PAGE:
Wednesday, October 05, 2016
Singapore's Strategic Plans
Time for another Singapore rant? Why not! With Albirex Niigata seeming set for their first SLeague title after Tampines Rovers slipped up last night, losing 1-0 at home to DPMM, I thought it would be depressing to look back on my time following football in Singapore.
My first season was 2007 when I watched the East Coast Derby between Geylang and Tampines at Bedok Stadium. God, I was so excited as I followed the crowds from Bedok MRT to the stadium, crossing the road to avoid brawling hooligans near a housing block. Queues snaked out past the swimming pool as excited supporters rushed to get a ticket for this most crucial of local derbies. Nah, that's all shite.
The year 2007 saw 12 clubs in the SLeague playing each other three times.In 2012 we had 13 teams and by golly the SLeague was expanding. Surely the masters at Football Association of Singapore with their strategic plan were doing the business and driving the local game forward in the face of local apathy and negativity.
But no, that bumper season was a one off and, no doubt as part of the much heralded strategic plan, we were back to 12 teams for 2013 and 2014 with
|The league was split into two halves after matchday 22. Teams in each half play every other team from their half once, for an additional five matches. Results in the 2nd phase were added to that in the 1st phase for overall standings.|
The following season we were down to 10 as we lost two sides and currently we have nine sides in the top competition in Singapore...and three of them are foreign. Never mind, That strategic plan for Singapore football goes from strength to strength.
Since 2007 I have seen Woodlands Wellington and Gombak United leave the SLeague, hoping in vain to return. Foreign sides Super Reds, Liaonang Guangyuan, Dalian Shide, Beijing Guaon, Etoile, Harimau Muda A and Harimau Muda B and local side Tanjong Pagar have come and gone. DPMM have come, gone and come again. No doubt this constant chopping and changing of teams is all part of the said strategic plan.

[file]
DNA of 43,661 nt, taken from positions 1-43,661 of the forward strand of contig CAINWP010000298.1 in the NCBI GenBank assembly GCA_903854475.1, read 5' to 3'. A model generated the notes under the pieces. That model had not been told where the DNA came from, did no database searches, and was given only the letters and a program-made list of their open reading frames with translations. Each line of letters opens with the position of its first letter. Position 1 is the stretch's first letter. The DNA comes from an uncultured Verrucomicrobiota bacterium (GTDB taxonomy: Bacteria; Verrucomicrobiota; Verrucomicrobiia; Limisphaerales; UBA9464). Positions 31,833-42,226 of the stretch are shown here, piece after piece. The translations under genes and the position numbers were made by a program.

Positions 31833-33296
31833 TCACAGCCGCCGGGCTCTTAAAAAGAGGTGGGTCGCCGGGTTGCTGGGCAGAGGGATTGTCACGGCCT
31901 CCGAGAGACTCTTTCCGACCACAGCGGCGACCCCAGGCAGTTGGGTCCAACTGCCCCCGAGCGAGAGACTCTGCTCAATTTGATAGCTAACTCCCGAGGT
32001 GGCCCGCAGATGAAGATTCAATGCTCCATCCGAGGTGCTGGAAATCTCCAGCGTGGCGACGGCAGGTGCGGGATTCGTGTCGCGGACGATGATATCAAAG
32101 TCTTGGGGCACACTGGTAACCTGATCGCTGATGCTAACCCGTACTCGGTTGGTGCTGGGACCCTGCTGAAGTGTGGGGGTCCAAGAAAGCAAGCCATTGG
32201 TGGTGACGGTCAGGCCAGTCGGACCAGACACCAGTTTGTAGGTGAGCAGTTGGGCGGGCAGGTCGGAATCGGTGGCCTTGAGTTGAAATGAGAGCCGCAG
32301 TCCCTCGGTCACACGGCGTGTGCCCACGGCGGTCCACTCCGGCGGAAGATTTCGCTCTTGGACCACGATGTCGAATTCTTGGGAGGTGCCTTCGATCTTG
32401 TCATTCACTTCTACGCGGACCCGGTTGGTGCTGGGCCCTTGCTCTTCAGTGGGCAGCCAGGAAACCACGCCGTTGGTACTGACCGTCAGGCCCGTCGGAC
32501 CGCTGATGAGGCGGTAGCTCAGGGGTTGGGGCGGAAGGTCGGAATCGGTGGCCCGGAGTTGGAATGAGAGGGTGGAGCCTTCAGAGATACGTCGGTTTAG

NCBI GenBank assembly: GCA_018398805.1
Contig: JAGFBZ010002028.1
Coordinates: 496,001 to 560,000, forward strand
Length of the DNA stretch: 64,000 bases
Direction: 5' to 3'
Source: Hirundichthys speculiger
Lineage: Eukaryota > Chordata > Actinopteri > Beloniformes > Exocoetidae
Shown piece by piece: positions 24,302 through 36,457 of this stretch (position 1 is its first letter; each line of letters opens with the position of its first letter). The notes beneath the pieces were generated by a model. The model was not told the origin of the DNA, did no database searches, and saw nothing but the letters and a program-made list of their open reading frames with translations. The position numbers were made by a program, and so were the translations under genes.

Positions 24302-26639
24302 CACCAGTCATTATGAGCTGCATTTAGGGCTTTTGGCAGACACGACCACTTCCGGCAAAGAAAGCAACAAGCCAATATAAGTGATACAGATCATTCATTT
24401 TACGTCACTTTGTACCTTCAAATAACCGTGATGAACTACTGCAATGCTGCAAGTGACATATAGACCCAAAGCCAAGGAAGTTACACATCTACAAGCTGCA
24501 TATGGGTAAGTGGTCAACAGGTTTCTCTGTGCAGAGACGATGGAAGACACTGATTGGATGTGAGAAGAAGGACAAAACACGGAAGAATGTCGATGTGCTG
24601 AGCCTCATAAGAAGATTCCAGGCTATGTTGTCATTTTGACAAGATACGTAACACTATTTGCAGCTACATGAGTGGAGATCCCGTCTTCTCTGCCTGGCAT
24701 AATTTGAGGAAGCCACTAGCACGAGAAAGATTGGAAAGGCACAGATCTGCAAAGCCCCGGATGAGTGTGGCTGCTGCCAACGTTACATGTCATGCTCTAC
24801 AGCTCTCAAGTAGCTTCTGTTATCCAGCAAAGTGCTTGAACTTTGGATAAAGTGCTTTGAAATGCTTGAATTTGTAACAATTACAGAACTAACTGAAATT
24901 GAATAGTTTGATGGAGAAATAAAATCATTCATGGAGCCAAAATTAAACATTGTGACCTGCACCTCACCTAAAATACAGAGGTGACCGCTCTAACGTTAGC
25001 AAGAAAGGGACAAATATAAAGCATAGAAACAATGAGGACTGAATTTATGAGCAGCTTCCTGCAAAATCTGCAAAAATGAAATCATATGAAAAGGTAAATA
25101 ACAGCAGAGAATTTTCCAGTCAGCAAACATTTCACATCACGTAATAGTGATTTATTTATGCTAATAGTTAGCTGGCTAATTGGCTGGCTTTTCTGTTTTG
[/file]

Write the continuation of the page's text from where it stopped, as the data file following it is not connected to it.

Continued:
Some of the clubs that have stayed have changed if you know what I mean. I used to go and see SAFFC, Geylang United and Sengkang Punggol. Now I go see Warriors, Geylang International and Hougang United. Young Lions, meanwhile, have had two sponsors affixed to their name in recent years.
Ok so there is massive uncertainty from one season to the next. Why have promotion/relegation when the league chops and changes like this of its own accord. But what about on the pitch. Surely there is much for Singaporeans to be proud of?
In 2016 two of the top three are foreign
In 2015 the SLeague champions were a foreign side. The third placed side were foreign.
In 2014 the runners up were foreign
In 2013 the third place team were foreign
In 2012 the runners up and third placed team were foreign
2011 was the last time the top three in the SLeague were local sides.
In 2010 a foreign team were champions.
What of the much maligned League Cup? In its 10 years of existence it has been won by foreign sides seven times! (Albirex Niigata, DPMM 3 times each, Etoile).
Against that backdrop the people at the helm of the FAS feel the time is right to take their skills to a higher level. For us mere mortals the idea seems ludicrous. They have overseen the steady demise of the world's most popular game in one of the world's richest countries and beyond their strategic plan, whatever that may be, they have done little to address the issues that are damaging the game in their own backyard. That they should be rewarded seems farcical but that is the way the world works in the land inhabited by suits, PR types where hubs and leveraged are the lingua franca. Look at Tony Blair!
Singapore football is best shot of these people and the sooner the better. A new broom is needed and soon. There have been doomsayers predicting the death of the SLeague in recent years, indeed even FAS officials have been reported as mentioning it, despite their strategic plan, but I have always tried to swim against the tide on this. No longer. Singapore needs a new Football Association peopled with experienced professionals, not politicians, people with football know how and business acumen. If it doesn't get them soon then we will know for who the bell tolls. RIP.